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Marco and the art of the changeup

Through three starts, Marco Gonzales has used relied on his changeup to balance out his cutter. As a result, he’s pitched 3.20/3.57/4.57 while already wracking up an fWAR of 0.3 after 19.2 innings.

Gonzales has used his changeup on 25.8% of pitches thrown throughout this season, and he’s holding opposing batters to an OPS of .586 with a wRC+ of 98 during the early part of the season. While it hasn’t been his most effective punch out pitch, it’s been fairly effective at inducing strikeouts — 9.5% of his Ks this season have come on it. What he has been really good at with it is limiting the number walks he’s given up, which is the result of his extremely effective command.

The lefty has faced a lot of right handed hitters in the early going this season, and you can see how he’s carefully been keeping his changeup away from them. Gonzales’ command has allowed for him to induce a ton of week contact…even though batters aren’t really swinging at his changeup when its outside of the strike zone at this point. That weak contact has led to a lot of soft fly balls and grounders that have been relatively easy for the Mariners’ challenged infield defense to pull in.

What is concerning about the use of his changeup is that it’s not inducing as many swinging strikes as it did last season (8% to 11.9%). Now that’s probably due to the fact that he hasn’t earned a ton of wings on his changeup when its outside of the zone, but it’s still concerning to see batters swinging and missing at it less as his career develops; especially since he relies on it so much.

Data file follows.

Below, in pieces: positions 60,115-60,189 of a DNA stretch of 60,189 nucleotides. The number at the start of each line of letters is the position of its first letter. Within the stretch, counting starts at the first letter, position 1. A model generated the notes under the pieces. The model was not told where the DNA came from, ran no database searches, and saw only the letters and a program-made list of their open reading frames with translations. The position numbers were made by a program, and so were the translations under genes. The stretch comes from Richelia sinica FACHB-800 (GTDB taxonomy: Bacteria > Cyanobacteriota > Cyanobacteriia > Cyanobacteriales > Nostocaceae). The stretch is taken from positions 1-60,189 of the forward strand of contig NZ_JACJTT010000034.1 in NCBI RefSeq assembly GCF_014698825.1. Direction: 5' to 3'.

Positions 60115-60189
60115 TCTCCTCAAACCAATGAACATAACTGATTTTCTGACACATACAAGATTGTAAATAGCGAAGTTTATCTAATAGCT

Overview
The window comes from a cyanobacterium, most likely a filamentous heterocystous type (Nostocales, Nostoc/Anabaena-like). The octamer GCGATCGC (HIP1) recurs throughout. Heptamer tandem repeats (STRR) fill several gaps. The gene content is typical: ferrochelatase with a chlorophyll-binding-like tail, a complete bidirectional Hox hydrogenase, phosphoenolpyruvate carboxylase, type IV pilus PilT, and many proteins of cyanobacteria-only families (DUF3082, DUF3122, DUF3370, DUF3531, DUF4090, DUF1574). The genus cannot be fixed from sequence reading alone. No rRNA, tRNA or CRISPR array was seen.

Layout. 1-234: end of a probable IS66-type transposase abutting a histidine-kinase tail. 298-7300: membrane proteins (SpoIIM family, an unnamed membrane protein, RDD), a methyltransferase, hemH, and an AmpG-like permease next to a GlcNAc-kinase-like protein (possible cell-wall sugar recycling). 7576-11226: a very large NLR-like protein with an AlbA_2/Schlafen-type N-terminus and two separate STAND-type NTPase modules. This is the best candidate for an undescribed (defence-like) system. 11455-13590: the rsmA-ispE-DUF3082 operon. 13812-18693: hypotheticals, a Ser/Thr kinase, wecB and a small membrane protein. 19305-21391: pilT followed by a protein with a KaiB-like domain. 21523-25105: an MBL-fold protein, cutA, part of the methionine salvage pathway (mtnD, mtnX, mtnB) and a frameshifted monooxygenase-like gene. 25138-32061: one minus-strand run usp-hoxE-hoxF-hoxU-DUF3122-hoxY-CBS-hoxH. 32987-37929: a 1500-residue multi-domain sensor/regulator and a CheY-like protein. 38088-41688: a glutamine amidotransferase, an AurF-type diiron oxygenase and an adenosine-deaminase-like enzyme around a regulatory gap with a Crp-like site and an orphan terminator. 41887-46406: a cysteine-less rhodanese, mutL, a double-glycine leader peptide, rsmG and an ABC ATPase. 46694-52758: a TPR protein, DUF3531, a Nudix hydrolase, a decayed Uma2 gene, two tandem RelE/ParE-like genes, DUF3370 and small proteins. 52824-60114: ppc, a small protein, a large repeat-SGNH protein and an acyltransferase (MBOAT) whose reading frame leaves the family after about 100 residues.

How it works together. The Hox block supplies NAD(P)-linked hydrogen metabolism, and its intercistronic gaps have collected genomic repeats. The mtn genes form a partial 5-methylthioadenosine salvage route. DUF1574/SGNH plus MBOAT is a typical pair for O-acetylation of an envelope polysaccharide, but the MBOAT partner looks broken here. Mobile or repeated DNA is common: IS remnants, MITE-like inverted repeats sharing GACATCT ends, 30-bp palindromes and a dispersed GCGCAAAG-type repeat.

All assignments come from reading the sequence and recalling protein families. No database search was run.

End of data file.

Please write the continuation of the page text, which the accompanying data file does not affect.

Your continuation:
If batters continue to not swing and miss at the changeup — I know its early, but this trend does trouble me — then the starter could easily run into trouble with how much he uses this pitch. This changeup is the third most thrown pitch in his arsenal and batters are making a lot of contact with it. Now this could mean that they’ve figured out his changeup, and aren’t swinging at it because they’re better recognizing it out of his hand…which would be a problem.

Going forward, I’d like to see Gonzales reduce his changeup usage just a little bit in favor of his slider. This will give him a more effective counter to his dominant cutter, while also allowing him to keep his changeup as an effective pitch.

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Neil Roberts View All

Proud alum of Washington State University, crazy sports nut, and drinker of beer.

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